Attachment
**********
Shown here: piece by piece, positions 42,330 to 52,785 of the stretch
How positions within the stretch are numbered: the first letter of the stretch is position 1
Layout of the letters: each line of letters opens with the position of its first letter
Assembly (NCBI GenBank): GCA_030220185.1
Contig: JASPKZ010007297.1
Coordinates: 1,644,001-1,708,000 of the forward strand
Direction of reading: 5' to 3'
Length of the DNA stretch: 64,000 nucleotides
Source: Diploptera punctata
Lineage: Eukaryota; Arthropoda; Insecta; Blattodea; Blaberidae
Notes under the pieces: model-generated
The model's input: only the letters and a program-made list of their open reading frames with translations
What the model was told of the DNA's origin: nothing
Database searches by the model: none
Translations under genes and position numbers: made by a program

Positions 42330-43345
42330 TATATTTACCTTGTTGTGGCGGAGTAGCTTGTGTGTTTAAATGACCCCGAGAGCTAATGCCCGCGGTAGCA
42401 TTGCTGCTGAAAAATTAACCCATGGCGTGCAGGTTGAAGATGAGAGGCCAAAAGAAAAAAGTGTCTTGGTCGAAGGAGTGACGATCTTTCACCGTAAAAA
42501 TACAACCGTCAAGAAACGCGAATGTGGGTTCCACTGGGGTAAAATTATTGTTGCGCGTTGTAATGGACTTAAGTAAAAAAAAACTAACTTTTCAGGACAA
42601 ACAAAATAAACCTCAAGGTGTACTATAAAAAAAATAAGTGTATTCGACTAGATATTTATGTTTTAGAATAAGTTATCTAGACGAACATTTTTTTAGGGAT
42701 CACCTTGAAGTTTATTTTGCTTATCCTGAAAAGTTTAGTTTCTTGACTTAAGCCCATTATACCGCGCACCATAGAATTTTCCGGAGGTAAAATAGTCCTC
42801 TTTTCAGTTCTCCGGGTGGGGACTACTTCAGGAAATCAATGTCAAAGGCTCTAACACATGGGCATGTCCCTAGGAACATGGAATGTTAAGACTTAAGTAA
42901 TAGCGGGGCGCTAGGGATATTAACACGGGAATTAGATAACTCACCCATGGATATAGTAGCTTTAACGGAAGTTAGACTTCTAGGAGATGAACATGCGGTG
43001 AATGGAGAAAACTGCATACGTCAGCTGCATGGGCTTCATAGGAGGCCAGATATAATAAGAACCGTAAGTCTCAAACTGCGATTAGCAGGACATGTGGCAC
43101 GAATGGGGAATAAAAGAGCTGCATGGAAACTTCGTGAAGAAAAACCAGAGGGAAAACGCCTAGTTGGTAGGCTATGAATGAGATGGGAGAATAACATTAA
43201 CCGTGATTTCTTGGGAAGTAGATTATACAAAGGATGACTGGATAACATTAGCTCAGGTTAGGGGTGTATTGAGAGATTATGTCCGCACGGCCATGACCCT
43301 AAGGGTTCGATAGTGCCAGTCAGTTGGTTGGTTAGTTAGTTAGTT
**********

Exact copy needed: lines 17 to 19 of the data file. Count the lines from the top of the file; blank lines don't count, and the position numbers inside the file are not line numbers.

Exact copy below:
42330 TATATTTACCTTGTTGTGGCGGAGTAGCTTGTGTGTTTAAATGACCCCGAGAGCTAATGCCCGCGGTAGCA
42401 TTGCTGCTGAAAAATTAACCCATGGCGTGCAGGTTGAAGATGAGAGGCCAAAAGAAAAAAGTGTCTTGGTCGAAGGAGTGACGATCTTTCACCGTAAAAA
42501 TACAACCGTCAAGAAACGCGAATGTGGGTTCCACTGGGGTAAAATTATTGTTGCGCGTTGTAATGGACTTAAGTAAAAAAAAACTAACTTTTCAGGACAA